I am, of course, rooting for Aliy Zirkle of SP Kennel (Skunk Place Kennel) as I have done in the last two years since my mom and I visited Alaska and attended the ceremonial start in Anchorage, meeting Aliy, her husband Allen Moore, and many of their dogs at an event the night before at a hotel in Anchorage. (I wish I could recall which hotel but, unsurprisingly, two years later it is the memory of the dogs that sticks with me the most.) The last three years in a row Aliy has come in second place—a close second—in the Iditarod. In 2000 she was the first woman to win the Yukon Quest and since then her husband Allen was won the Quest twice. The couple shares dogs and takes turns racing the A team. Allen takes the A team on the Yukon Quest while Aliy runs a younger, less experienced B team and during the Iditarod Aliy takes the A team while Allen runs the younger team. It’s incredible to me that a team of dogs could run a 1,000 mile race (the Yukon Quest), much of it in 40 below temperatures and then turn around and run a second 1,000 mile race (the Iditarod) in just a couple of weeks.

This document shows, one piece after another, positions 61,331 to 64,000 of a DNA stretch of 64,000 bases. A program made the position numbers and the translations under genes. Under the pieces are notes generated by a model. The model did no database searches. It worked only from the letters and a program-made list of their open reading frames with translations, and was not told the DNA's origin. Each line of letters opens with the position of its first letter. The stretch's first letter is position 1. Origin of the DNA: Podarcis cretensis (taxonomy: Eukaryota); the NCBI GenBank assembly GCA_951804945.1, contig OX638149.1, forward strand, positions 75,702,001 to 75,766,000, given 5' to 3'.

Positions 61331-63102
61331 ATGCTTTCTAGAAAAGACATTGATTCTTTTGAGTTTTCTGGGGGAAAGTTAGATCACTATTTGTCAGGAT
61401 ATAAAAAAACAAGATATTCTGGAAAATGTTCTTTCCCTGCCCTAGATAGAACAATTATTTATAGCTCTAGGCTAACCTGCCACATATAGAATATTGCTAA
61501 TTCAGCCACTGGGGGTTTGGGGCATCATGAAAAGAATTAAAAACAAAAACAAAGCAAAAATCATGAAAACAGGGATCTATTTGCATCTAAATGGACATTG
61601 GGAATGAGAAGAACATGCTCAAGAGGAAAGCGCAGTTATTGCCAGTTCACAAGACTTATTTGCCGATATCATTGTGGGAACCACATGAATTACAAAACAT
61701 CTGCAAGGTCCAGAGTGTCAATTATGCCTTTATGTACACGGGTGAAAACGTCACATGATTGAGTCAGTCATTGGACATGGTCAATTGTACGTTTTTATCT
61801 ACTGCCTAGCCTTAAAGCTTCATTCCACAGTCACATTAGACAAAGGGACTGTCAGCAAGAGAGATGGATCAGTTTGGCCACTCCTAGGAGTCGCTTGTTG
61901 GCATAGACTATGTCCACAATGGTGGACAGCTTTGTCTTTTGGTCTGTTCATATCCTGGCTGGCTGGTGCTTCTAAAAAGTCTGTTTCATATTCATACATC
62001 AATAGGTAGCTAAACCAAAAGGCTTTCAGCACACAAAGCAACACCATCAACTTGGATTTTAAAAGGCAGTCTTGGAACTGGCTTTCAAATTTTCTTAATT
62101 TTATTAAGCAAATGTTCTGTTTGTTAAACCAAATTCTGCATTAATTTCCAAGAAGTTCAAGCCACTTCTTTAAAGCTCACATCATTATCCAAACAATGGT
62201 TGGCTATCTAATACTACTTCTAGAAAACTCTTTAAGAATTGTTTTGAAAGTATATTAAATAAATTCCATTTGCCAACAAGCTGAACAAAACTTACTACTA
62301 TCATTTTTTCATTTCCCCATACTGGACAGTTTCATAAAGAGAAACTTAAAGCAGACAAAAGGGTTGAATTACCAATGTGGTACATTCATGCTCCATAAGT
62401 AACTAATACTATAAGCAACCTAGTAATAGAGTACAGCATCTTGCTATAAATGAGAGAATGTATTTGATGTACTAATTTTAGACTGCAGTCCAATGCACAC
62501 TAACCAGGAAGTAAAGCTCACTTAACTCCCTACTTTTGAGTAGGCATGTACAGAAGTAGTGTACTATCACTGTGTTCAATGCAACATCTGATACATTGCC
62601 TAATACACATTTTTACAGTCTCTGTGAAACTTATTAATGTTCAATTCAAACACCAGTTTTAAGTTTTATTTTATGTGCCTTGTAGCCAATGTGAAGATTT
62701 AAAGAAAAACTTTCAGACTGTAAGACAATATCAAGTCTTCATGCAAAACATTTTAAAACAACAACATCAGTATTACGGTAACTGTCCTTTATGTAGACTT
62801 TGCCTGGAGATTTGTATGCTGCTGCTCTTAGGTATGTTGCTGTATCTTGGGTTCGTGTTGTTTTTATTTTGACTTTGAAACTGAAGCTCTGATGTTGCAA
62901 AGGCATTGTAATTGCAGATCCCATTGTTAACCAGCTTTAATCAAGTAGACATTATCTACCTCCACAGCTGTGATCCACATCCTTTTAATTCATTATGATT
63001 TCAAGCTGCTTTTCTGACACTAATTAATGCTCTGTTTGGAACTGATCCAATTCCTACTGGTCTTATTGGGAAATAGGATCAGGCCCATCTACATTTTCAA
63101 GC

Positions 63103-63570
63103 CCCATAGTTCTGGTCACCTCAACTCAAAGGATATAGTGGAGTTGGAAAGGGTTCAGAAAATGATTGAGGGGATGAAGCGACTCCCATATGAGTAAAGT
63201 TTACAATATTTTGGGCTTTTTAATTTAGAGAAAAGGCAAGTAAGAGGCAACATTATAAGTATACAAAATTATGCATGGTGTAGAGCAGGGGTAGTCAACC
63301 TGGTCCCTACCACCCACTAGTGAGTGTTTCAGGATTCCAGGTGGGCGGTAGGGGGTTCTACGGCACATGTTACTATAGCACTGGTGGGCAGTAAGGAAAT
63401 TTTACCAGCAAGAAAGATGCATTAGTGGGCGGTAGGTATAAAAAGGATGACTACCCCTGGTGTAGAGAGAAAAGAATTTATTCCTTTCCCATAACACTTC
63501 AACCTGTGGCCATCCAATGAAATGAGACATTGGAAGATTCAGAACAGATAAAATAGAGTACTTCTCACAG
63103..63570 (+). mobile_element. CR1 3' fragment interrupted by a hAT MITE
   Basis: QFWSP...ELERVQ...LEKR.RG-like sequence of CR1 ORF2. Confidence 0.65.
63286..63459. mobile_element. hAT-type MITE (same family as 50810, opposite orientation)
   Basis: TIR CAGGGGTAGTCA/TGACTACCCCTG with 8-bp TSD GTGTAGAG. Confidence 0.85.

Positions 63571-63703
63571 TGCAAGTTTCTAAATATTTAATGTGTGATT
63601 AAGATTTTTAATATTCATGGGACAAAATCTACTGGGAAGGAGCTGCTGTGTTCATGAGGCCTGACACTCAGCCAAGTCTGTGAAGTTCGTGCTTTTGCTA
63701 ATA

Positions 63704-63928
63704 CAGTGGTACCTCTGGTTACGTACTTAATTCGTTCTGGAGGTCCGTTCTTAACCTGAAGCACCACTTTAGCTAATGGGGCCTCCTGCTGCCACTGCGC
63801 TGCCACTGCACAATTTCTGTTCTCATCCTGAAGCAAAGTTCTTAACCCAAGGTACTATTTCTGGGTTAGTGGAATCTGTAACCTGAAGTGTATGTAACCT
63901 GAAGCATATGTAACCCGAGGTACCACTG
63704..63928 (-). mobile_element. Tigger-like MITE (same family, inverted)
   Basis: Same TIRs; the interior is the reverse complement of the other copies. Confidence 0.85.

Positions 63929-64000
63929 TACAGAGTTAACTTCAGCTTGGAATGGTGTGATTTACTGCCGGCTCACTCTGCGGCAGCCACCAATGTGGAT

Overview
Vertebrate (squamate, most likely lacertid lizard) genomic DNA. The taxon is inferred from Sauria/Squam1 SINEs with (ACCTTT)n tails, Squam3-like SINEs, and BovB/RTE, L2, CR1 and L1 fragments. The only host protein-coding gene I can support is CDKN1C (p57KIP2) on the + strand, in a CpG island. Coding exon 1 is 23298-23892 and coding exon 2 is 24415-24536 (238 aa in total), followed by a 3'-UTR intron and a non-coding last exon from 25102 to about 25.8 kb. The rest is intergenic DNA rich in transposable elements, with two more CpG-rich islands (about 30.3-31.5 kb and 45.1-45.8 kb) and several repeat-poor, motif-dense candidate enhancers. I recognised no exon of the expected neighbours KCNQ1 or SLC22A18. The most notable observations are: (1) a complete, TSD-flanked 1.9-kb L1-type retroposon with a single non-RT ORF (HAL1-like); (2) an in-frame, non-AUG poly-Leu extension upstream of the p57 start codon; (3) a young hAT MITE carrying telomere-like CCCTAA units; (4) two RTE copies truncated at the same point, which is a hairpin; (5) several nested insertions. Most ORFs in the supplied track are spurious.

This is a particularly important year for SP Kennel. Quito, the kennel’s all-star lead—a tiny, 43-pound runt of the litter—will turn nine in June. That’s pretty old in racing years given that Aliy and Allen have three year olds running this year’s Iditarod. Quito’s siblings Nacho and Chica are the same age and are also SP Kennel stars—stars that will likely retire soon leaving the kennel to go through a few years of searching for new leaders. The kennel places a lot of emphasis on training the younger dogs but you can’t predict a rockstar litter like Quito, Nacho, and Chica and you can’t necessarily replace it.